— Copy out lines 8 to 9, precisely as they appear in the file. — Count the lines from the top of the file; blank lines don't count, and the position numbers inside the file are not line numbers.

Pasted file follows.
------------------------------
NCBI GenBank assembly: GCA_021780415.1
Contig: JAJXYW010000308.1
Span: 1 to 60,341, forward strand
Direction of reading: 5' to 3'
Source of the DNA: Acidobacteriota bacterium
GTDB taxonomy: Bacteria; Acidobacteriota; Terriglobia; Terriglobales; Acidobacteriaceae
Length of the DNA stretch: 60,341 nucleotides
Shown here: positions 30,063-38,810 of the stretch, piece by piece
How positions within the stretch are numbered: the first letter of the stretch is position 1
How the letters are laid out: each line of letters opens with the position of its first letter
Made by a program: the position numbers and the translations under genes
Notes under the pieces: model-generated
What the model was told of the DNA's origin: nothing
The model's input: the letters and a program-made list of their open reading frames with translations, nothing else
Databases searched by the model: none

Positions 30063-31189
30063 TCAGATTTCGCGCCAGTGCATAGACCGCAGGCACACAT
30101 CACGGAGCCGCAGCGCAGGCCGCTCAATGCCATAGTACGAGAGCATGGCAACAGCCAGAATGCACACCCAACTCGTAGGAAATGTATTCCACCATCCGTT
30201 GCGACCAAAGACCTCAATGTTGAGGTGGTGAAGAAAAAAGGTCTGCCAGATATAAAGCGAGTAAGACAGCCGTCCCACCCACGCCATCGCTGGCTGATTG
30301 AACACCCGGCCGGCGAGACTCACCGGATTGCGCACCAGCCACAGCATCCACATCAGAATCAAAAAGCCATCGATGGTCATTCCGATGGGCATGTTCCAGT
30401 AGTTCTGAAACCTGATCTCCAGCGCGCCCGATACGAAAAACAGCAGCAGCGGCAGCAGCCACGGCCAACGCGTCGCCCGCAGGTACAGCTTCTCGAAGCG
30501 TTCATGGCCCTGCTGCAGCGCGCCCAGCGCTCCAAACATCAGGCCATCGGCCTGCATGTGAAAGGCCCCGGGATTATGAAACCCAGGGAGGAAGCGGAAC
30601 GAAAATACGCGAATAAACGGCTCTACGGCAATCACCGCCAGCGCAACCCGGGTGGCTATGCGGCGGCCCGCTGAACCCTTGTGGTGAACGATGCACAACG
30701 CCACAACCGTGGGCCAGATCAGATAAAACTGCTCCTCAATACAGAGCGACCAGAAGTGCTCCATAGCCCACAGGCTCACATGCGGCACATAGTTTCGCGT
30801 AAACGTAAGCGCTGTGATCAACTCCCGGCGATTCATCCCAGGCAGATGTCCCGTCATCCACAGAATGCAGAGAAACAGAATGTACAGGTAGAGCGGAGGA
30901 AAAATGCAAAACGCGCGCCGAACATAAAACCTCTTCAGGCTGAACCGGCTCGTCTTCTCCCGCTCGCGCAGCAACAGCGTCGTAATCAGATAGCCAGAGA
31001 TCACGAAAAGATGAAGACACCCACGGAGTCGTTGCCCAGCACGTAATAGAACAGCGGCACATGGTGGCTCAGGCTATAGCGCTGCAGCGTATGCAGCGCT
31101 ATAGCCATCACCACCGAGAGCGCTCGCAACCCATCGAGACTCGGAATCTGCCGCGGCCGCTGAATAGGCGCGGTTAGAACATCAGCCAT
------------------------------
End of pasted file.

Shown here: positions 30,063-38,810 of the stretch, piece by piece
How positions within the stretch are numbered: the first letter of the stretch is position 1